Injured - The FindLaw Accident, Injury and Tort Law Blog

Car Accident Liability for Eating While Driving

Since the majority of us no-time-for-breakfast commuters will never have the pleasure of eating a full gourmet meal while being chauffeured around in the back of a Rolls Royce, for food to qualify for breakfast, it must be edible with one hand.

Distracted driving has been a problem ever since people started driving. However, the popularity of smart phones has actually forced state lawmakers to deal with the dangers of distracted driving head on. While no state explicitly bans eating while driving, nearly every state has some form of general distracted driving law that can likely be applied to the dangerous practice. Like texting, eating while driving can result in serious accidents.

Chew on Some Perspective

If you’re thinking, “I’ll stop eating while driving when they pull the burger out of my cold, dead hands,” you may want to reconsider. Even slight distractions that take your attention away for just a few seconds can result in devastating crashes. At 55 mph, a car will travel the length of a football field in 5 seconds, and it takes that long to read a few word long text message, and even longer to reply.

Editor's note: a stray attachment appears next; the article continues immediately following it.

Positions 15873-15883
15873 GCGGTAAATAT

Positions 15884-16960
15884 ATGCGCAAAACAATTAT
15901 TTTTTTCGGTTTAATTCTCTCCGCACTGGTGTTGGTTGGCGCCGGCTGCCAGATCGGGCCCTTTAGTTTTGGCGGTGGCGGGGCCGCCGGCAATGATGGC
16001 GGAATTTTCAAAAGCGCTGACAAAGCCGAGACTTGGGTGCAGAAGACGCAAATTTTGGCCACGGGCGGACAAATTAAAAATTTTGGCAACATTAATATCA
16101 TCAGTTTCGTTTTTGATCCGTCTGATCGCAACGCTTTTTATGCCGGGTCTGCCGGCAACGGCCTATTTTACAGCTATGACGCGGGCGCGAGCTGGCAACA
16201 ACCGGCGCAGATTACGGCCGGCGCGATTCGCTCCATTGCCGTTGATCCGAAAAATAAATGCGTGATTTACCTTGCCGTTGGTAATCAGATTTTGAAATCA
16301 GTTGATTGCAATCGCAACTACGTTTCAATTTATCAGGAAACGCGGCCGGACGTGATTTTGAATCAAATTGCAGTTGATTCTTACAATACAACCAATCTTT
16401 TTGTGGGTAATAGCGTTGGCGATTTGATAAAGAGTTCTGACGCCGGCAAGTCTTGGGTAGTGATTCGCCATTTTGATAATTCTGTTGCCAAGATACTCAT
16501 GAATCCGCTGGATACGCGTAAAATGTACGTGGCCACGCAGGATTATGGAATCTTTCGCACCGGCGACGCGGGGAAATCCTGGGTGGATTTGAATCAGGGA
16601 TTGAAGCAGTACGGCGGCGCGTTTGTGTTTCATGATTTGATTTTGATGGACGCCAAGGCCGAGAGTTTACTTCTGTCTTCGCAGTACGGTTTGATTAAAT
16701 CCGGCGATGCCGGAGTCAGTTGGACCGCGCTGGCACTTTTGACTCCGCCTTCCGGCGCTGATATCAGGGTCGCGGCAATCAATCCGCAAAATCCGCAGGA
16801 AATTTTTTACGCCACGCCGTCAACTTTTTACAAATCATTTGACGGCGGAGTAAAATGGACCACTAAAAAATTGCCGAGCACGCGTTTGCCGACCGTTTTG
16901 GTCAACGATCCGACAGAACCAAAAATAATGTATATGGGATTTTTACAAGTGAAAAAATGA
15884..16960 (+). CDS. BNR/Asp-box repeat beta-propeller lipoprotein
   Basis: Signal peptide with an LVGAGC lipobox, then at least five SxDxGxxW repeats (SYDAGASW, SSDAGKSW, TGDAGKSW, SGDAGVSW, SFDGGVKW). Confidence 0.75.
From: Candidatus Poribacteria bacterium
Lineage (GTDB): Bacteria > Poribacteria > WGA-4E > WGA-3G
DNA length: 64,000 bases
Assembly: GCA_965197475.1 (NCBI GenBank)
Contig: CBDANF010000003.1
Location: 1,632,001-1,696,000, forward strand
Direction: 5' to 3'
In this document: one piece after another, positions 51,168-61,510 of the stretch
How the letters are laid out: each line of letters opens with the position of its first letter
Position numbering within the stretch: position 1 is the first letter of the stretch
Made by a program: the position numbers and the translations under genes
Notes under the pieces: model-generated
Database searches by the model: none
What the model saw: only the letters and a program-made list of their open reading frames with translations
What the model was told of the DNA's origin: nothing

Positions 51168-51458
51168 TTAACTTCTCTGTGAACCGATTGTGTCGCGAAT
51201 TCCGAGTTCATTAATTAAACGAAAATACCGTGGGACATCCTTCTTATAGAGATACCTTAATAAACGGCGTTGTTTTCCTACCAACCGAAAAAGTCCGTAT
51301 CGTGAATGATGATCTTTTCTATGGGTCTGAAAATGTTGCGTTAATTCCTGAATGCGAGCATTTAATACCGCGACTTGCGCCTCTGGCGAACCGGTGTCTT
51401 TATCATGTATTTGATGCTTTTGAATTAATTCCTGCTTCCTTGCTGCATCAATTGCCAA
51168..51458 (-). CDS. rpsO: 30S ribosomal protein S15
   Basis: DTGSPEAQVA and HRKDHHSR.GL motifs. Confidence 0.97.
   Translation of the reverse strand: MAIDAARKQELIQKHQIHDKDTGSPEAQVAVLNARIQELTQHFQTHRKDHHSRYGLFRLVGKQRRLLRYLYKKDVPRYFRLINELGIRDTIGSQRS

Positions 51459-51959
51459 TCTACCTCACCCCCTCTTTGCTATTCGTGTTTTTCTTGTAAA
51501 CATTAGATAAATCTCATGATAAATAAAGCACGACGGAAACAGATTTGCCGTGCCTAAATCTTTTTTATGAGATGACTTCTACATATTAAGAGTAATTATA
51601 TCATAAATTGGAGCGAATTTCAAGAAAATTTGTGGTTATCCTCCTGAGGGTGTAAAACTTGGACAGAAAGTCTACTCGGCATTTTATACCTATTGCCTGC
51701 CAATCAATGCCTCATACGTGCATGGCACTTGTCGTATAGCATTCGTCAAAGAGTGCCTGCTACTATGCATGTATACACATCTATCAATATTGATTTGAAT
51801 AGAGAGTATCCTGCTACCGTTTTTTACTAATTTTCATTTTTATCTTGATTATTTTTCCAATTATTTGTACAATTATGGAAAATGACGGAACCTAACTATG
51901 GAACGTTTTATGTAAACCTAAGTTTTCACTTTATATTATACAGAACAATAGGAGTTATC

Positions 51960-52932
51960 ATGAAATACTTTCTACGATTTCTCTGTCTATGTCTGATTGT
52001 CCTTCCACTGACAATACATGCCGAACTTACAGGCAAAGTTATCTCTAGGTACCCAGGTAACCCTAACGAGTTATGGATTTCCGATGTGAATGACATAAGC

While many people believe they can take a bite of food or drink some coffee without being distracted, the truth is that every second matters when you’re speeding down the freeway. Depending on the flow of traffic, drinking or eating anything could be considered distracted driving. Video of this bus driver from Albuquerque, New Mexico provides an excellent example of just why eating and driving is so dangerous. As the driver puts down his burrito, he fails to notice the cars stopping in front of him and ends up causing a multi-car collision.

Liability for Eating and Driving Accidents

Typically, if a driver that caused an accident was found to be texting, using their smart phone, or eating at the time of the crash, liability will likely be easier to prove against them. Because auto accident liability is generally based upon the legal theory of negligence, distracted driving laws can help provide the basis for a negligence claim.

Also, if there is a dispute as to who is at fault, the distracted driver is likely to get the blame, or have an eventual recovery reduced for comparative negligence, if there are facts showing they were distracted.

Related Resources: